9 comments:

Paterika Hengreaves said...

I visited your blog “Musings from Aotearoa” because I needed to be back in NZ and came across the sad news on the passing of your cousin who was like a brother to you as revealed in your documentary of his life you shared with him growing up from childhood to adults before leaving the country of your birth for New Zealand after graduating from college in the USA. I feel the pain you are going through at this time on account of the passing of your cuz, Roger and as you stated in your tribute to the life of Roger “we were born six weeks apart” as shown in the beautiful picture shared. What a glowing elegy you have shared over the death or cousin Roger in words and pictures in your blog. The memory of Roger will forever live on in our hearts and this will help the grieving process to become a celebration of life well lived so apply recorded and shared for the world to read. My condolences reach out to you and your family at his the passing.

kylie said...

I'm really sorry, Robb.

KB said...

Sorry to hear about your cousin. Take care.

Mary Duquette said...

Such a beautiful tribute, Robb. It's hard to be among the last, the ones who remember and live our days thinking about and loving those who are no longer here with us. I hope you find peace in the quiet moments, and wish you more happy times taking whatever pieces of him you have and patching them inside you, taking him with you during your life and keeping him with you always. Sending you much love and many hugs - wish I could really give them! xx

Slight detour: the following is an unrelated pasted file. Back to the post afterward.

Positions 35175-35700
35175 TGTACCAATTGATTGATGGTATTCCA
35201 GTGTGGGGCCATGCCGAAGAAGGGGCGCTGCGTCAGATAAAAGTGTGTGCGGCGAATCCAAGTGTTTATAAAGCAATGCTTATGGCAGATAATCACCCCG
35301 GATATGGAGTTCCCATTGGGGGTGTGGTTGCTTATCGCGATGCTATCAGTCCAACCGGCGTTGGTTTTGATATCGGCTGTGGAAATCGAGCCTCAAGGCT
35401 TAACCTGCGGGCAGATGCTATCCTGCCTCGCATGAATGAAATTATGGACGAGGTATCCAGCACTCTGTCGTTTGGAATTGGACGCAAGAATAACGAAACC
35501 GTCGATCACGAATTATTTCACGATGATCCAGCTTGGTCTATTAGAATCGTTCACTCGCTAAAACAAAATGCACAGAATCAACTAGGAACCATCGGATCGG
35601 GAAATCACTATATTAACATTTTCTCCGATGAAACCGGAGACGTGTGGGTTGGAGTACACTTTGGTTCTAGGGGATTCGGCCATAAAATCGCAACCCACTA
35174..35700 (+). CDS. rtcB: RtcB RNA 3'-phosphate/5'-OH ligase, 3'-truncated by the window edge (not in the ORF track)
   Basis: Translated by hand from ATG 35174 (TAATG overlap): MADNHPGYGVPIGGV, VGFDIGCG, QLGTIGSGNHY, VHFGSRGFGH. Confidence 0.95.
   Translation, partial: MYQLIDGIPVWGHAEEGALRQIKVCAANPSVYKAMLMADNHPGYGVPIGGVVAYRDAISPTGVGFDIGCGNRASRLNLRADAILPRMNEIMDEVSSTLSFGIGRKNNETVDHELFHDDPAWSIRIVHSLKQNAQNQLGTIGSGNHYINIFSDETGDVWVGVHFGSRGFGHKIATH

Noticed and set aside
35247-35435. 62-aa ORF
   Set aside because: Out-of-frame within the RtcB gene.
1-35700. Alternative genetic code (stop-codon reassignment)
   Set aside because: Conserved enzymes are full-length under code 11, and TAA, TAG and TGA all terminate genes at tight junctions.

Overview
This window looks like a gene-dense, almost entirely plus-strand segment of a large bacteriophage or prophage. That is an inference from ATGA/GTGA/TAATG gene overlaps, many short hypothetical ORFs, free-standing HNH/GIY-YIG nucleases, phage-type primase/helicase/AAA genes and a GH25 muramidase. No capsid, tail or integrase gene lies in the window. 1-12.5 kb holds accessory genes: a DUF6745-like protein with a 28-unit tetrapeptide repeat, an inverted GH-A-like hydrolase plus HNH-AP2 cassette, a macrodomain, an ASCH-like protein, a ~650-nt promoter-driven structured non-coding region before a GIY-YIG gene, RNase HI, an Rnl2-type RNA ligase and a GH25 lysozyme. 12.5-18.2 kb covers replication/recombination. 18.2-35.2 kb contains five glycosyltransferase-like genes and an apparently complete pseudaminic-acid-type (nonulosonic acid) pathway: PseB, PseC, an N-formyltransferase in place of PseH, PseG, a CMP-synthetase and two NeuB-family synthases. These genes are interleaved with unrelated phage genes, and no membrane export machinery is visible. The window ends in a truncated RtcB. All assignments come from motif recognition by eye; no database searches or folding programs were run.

Ruahines said...

Kia ora koutou...
Thoughts and hugs received...Kia ora..
Arohanui,
Robb

Jeffrey Willius said...

Thanks for sharing a bit of yourself, Robb. THough our lives are all very different, I think everyone can relate to your grief.
Roger's loss will leave a hole in you. It will never go away or even get filled, but you will grow around it.

greentangle said...

Sorry for your loss, Robb.

vegetablej said...

So sad to hear of your loss of this wonderful-sounding man, Robb. I know you know the treasure you have in the memories of you both together. What a wonderful journey you shared.

I was in Japan when my dad died and I couldn't get home for a few months. I know how it feels to be so far away, helplessly so.

Love to you and your family.

VegetableJ

Ruahines said...

Kia ora guys...Jeffrey, GT, Vegetable J thank you. Glad to be heading to the states soon and hug a few peeps.
Cheers and Aroha..
Robb